25 April 2013

North, to Alaska - or, things I found in the garage

Back in the early 1970's my father bought a huge old derelict house in Macquarie Street. It had been empty for years, but there was still a lot of stuff left by its previous owners, the Stump family. Of course, it has all been hoarded in the back of our garage.

There are some interesting documents for me to go through one day (so far I've found quite a lot of legalese dealing with a stolen cow), some very nice family photographs (as if I need photographs of somebody else's family!) - and these two gems.

This has, neatly handwritten on the back, the inscription: "S.H. Yeomans in Indian Attire. 10.00 prize money rec. for Decorations".  It is dated July 4 1908. Skagway celebrates Independence Day. Unfortunately I can't read the
placard leaning against the wall behind the gentlemen on the left, other than the words AND IS AGAINST.
I'll probably never know what they WERE AGAINST. 
What the stylish young lady drives around Skagway . . . Mr Yeomans' Curio Store, Skagway, Alaska.
The handwritten inscription on the back of the photograph says "S.H. Yeomans Clerk of Year 1907"
 and the year 1907 has been written in ink below the caption at the bottom of the photograph.
About 1889 Mr Stanton H. Yeomans closed his barber shop in Whitesville, Allegany County, N.Y. and headed for the Big Smoke – New York City. He stayed there for a few years, becoming “one of the greatest checker players of the country,” but in July 1897 the steamship Portland arrived in Seattle with, as the Seattle Post-Intelligencer announced excitedly, “more that a ton of solid gold on board”. For once the hyperbole turned out to be understatement – two tons of gold were unloaded from the Portland. At any rate, this sparked the famous Klondike gold rush, and Mr Stanton Yeomans wasn't going to be left out.

He headed north to Alaska to seek his fortune and staked a claim, but had to continue working, under pretty primitive conditions, at his day-job for a bit longer. This was obviously not his favourite occupation for he soon sold his barber business, bought some horses and began packing stores over five miles of mountain, probably on the infamous “Dead Horse Trail” over White Pass. He lasted for one winter, and claimed that the struggle to keep his animals alive turned his hair grey.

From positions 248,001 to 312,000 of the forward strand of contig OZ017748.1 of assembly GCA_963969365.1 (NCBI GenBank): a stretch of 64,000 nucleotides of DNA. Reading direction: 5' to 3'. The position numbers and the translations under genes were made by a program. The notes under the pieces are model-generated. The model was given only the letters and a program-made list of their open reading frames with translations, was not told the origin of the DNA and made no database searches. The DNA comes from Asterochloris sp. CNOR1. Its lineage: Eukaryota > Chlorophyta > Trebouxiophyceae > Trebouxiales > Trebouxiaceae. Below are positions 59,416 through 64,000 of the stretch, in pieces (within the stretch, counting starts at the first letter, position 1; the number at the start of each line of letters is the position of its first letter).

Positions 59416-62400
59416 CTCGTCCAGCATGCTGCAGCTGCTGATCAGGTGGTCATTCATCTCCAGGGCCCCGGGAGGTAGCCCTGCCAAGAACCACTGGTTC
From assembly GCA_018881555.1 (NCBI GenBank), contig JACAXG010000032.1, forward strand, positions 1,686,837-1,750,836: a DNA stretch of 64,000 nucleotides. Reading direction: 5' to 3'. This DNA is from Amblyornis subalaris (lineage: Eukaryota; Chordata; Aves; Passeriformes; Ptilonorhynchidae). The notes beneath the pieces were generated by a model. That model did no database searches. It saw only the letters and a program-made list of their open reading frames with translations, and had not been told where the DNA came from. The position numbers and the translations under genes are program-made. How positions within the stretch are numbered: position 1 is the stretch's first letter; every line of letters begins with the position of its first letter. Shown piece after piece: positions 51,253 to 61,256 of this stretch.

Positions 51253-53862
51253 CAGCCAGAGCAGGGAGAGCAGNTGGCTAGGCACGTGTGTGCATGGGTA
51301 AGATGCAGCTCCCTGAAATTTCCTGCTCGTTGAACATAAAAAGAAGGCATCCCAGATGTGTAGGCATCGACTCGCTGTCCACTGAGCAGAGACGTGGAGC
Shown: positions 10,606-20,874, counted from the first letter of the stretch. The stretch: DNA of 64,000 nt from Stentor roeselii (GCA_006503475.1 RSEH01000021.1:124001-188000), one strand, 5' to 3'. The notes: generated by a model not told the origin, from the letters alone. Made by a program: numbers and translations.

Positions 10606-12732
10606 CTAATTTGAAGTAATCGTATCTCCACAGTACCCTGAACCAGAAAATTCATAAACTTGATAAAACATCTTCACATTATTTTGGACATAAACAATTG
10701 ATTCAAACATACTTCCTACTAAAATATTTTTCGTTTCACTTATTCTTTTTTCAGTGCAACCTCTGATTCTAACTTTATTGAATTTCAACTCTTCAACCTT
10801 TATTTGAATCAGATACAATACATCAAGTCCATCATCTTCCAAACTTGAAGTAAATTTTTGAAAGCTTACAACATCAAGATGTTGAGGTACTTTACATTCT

Mr S.H. Yeomans in Indian Attire.
We are not told what the Indians thought about it all
Eventually he was able to work his Spruce Creek goldmine, but seems to have realised pretty quickly there are easier ways to make money on a goldfield. He went into business in Skagway, the “gateway to the goldfields”, a thoroughly up-to-date settlement “with churches, schools, electric lights, water system, etc.” and a population of 1,300. He was soon running “three stores and . . . making big money”. In 1904 he visited his old friends in Whitesville, showing off his “watch chain made of thirty-five gold nuggets which is worth about $40” and “some other fine specimens of gold”.

It's lucky for me he made this visit as The Whitesville News published an account of it on Thursday, March 10, 1904 and that's what I'm quoting here.

The successful Mr Yeomans returned to Skagway, and we've got the photos to prove it.

That's not a dog in the foreground.
According to the decorative banner  it is an "Alaskan wolf trained and tamed by S.H. Yeomans, dealer in Indian Curios"

I'd guess Mr Yeomans used them to promote his business interests – but South Hobart is a long, long way from Skagway. How did they get here?
Had the Stumps a family connection with Mr S.H. Yeomans? Or were these just popular mass-produced photographs people bought to decorate their homes? I've no idea. But I think I'll keep them, anyway.

Some of Mr Yeomans' window display


6 October, 2017

A few weeks ago I received an email from Peter Bennison whose wife Julie is descended from the Stump family.

Henry Stump owned several properties in South Hobart. In 1873 he married Mary Rawlinson  and they had nine children. Of these, Fergus became Julie's grandfather. Maud's daughter married my great-uncle (who was the youngest of a big family, and the same age as my father). Elsie and Rosetta (Etta) also married, and moved to New Zealand and Melbourne respectively. Alfred became a farmer at Granton; Garnet eventually moved to Wollongong. Fanny and Maria lived out their days in the old house decaying quietly in Macquarie St. And Ella, the eldest in the family, married Mr Stanton Yeomans of Skagway, Alaska. That's her in the dog-cart above.

Julie and Peter were on a cruise, calling in to Skagway, and an internet search for Julie's great-uncle turned up my blog entry. We have now met up over coffee. The photos that turned out to be of Julie's grandparents and aunts have been returned to their rightful family. These photos will soon be on their way to the US National Parks Service Museum in Skagway, Alaska where Mr Yeomans once lived with Miss Ella Stump (as was) from Hobart, Tasmania.